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I-Min Lee, MBBS, ScD

Professor of Medicine, Harvard Medical School
Epidemiologist, Brigham and Women’s Hospital

I-Min Lee’s primary area of interest is in the role of physical activity for preventing chronic diseases and enhancing longevity, and in women’s health. She has published more than 450 scientific articles. She is lead editor of the textbook Epidemiologic Methods in Physical Activity Studies, which has been translated into the Korean language, and is co-editor of Physical Activity Epidemiology, now undergoing its 3rd edition. She has served on national and international expert panels developing physical activity guidelines, including the 2008 US Physical Activity Guidelines, the 2010 WHO Global Recommendations on Physical Activity for Health, and the 2013 AHA/ACC Guideline on Lifestyle Management to Reduce Cardiovascular Risk. She sits on the international steering committee for the Lancet Physical Activity Series.
She serves as multiple principal investigator of the Women’s Health Study (WHS), a completed clinical trial testing low-dose aspirin and vitamin E for preventing cardiovascular disease and cancer among 40,000 women, 1992-2004, whose participants now continue to be followed observationally. She is principal investigator of a study that objectively measured 7 days of physical activity with accelerometers in 18,000 women from the WHS from 2011-2015; participants are now being followed for various health outcomes and mortality. She is principal investigator of the Harvard Alumni Health Study, a long-standing prospective cohort study of 33,000 Harvard alumni begun by Professor Ralph Paffenbarger in the 1960’s that primarily focuses on the relations of physical activity with long-term health outcomes. She is Co-Investigator in VITAL, a completed clinical trial evaluating the role of vitamin D and omega-3 fatty acid supplements in the primary prevention of cancer and cardiovascular disease among almost 26,000 multiethnic participants throughout the US, 2011-2018, who are currently being followed observationally.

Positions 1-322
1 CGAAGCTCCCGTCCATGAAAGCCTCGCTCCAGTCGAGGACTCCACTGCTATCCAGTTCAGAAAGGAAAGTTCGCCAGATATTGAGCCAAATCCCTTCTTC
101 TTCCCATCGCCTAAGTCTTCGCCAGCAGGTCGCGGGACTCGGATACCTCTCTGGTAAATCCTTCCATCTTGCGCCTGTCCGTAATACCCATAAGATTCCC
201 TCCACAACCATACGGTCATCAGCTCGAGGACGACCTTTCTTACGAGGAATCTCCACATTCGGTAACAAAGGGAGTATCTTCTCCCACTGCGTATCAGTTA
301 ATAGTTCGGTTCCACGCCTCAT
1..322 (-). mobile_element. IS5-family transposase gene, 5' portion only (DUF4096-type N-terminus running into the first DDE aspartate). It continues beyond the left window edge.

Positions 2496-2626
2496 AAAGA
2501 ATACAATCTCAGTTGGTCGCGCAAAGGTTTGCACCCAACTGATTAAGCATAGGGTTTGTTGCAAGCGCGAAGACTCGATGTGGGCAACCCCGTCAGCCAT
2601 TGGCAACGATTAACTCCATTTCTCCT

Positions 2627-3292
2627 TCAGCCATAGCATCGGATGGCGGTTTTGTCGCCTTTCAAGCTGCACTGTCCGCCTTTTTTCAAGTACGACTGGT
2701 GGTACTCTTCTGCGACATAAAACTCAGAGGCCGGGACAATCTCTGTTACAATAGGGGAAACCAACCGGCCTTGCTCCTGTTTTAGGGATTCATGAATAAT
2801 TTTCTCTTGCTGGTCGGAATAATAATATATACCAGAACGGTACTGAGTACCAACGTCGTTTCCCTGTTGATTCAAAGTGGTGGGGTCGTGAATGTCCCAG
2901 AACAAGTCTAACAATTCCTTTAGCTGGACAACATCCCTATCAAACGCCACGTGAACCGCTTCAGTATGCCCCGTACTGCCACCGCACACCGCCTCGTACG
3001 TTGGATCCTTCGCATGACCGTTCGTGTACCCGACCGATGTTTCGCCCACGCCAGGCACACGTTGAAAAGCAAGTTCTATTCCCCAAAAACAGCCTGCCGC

MBBS: National University of Singapore
MPH: Harvard School of Public Health
ScD: Harvard School of Public Health

  1. Lee I-M, Shiroma EJ, Lobelo F, Puska P, Blair SN, Katzmarzyk PT.  Effect of physical inactivity on major non-communicable diseases worldwide: an analysis of burden of disease and life expectancy.  Lancet 2012;380:219-29.
  2. Ekelund U, Steene-Johannessen J, Brown WJ, Fagerland MW, Owen N, Powell KE, Bauman A, Lee I-MDoes physical activity attenuate or even eliminate the detrimental association of sitting time with mortality? A harmonised meta-analysis of data from more than one million men and women.  Lancet 2016;388:1302-10.
  3. Manson JE, Cook NR, Lee I-M, Christen W, Bassuk SS, Mora S, Gibson H, Gordon D, Copeland T, D’Agostino D, Friedenberg G, Ridge C, Bubes V, Giovannucci EL, Willett WW, Buring JE for the VITAL Investigators.  Vitamin D supplements and prevention of cancer and cardiovascular disease.  N Engl J Med 2019;380:33-44.
  4. Ekelund U, Tarp J, Steene-Johannessen J, Hansen BH, Jefferis B, Whincup P, Diaz K, Hooker S, Chernofsky A, Larson MG, Murabito J, Spartano N, Dohrn I-M, Hagströmer M, Edvarssson C, Yates T, Shiroma E, Anderssen SA, Lee I-MDose-response associations between accelerometry measured physical activity and sedentary time with all-cause mortality: a harmonised meta-analysis.  BMJ 2019;366:l4570.
  5. Lee I-M, Shiroma EJ, Kamada M, Bassett DR, Matthews CE, Buring JE.  Association of step volume and intensity with all-cause mortality in older women.  JAMA Int Med 2019;179:1105-12.

Full Listing of Publications

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